Most news organizations these days dabble in some sort of data visualization to enrich their stories.
For journalists who are new to it, mistakes can be easy to make and could result in all their hard work looking very unprofessional.
Diana Yoo is the Art Director for Pew Research Center, and she shares some common things to avoid when visualizing data.
Is your data distorted?
Density or relativity could largely skew the data if not weighed properly in the analysis process.
This map below wanted to show that half of the United States’ Gross Domestic Product (GDP) is generated in the spotty orange areas, which seems striking at the first sight. But a fact being ignored is that 42 percent of the country’s population live in these cities. Disregarding this factor makes the map very misleading.
Are you rigorous when charting?
There are many rules to keep in mind when visualizing data. There are line charts for trends over time, bar charts for comparing categories, pie charts for showing composition. Choosing the wrong chart format might nullify your data. A non-zero baseline or inconsistent scale can visually overstate the data’s significance and distort the relationship between numbers.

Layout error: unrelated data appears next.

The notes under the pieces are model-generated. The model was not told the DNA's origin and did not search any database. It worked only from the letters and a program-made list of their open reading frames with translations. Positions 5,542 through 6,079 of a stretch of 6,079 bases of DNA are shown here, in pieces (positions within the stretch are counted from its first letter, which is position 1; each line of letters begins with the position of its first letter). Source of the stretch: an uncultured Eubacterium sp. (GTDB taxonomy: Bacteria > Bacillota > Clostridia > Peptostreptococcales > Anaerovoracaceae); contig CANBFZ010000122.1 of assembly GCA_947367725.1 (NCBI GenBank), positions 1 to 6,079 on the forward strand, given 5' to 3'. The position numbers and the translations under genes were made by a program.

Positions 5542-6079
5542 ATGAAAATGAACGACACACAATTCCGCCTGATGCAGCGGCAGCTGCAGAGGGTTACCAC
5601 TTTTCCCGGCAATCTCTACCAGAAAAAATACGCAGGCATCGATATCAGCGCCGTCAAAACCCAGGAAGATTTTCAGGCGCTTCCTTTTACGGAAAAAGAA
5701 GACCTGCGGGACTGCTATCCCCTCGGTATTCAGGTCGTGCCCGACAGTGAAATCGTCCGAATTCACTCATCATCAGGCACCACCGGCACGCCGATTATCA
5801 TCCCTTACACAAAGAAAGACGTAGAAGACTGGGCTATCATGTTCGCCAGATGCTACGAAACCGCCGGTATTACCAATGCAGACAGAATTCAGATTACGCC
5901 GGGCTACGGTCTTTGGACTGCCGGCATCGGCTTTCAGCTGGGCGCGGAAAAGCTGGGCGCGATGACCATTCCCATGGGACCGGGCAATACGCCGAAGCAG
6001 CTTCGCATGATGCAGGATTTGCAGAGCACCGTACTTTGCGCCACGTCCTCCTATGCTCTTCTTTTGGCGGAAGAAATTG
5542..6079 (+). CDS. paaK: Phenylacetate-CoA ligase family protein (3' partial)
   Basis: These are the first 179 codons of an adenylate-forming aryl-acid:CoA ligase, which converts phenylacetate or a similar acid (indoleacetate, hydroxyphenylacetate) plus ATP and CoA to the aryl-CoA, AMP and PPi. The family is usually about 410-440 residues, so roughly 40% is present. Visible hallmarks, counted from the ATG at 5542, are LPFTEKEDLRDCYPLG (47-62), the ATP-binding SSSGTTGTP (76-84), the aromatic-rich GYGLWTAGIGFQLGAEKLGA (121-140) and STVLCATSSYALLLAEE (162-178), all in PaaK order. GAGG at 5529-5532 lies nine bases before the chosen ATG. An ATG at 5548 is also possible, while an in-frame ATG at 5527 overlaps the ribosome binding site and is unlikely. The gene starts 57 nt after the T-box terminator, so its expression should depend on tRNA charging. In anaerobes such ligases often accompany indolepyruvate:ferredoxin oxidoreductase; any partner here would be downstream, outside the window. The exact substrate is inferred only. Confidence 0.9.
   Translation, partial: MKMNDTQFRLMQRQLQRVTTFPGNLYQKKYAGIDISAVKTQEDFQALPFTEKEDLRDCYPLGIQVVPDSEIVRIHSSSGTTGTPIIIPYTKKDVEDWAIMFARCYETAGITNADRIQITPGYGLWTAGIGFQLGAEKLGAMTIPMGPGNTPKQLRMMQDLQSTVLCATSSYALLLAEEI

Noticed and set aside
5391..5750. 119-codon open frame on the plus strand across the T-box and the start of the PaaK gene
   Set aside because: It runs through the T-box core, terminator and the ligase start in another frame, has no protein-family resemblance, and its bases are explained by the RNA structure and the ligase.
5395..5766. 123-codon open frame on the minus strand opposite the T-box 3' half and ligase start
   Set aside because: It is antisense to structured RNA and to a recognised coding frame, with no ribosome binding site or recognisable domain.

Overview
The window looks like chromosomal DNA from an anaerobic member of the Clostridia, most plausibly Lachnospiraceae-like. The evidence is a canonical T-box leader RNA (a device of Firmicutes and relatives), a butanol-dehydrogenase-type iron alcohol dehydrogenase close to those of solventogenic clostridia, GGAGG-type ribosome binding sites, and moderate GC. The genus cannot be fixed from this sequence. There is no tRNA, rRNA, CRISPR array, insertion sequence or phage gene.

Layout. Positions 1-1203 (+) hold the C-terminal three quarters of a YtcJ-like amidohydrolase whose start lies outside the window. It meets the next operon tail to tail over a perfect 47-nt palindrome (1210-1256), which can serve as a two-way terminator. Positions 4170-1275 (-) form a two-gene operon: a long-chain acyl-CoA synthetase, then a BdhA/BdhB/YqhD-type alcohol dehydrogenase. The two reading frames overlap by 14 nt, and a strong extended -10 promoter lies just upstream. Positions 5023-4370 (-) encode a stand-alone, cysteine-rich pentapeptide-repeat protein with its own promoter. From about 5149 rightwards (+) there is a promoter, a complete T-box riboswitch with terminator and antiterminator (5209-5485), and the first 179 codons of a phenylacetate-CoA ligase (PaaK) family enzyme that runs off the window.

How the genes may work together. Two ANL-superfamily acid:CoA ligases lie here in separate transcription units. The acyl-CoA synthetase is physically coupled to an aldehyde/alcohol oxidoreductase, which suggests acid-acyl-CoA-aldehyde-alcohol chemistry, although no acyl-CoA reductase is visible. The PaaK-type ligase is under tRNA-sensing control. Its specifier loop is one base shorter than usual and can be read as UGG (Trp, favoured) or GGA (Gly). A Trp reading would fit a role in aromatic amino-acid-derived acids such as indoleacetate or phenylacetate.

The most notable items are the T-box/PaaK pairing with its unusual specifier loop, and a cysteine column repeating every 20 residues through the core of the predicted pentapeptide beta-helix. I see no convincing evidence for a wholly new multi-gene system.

With all the online tools, colorful and visually attractive Infographics are so easy to make these days. But think twice before being creative with your charts, Yoo suggested. Your creativity could turn into something inaccurate or even ridiculous, like this one below. Remember, it’s science first, art second.
Is a map necessary?
People love maps. But Yoo said there are three questions to ask yourself before creating a map:
1. Is this a geographic story?
2. Does geography reveal a visual pattern?
3. Do the data need geographic context in order to be understood?
In the heat map below, the geography doesn’t really show much of an interesting pattern. The incidents distribution seems very random geographically, and people don’t really need a map to understand the data.
The information could be better presented as below, which reveals the actual number for each state and its ranking. It turns out that Nevada has incidents more than three times that of Colorado, the state in second place. This important fact, however, was totally hidden in the map above, which only shows a simple division of categories. Presenting the information in the most accurate way is the key of data visualization. So don’t be obsessed with a map if it doesn’t help better tell the story.
So now … What should I do next?
If you are ready to dive into data visualization, Yoo suggested several starting points for beginners.
The Wall Street Journal Guide to Information Graphics, Dona M. Wong
Alberto Cairo @albertocairo
Tweets by @albertocairo
Andy Kirk @visualisingdata
So what is your experience with data visualization? Have you made some terrible charts before finally getting a clue? Share your work with us, whether it makes you proud or embarrassed. We are all learning!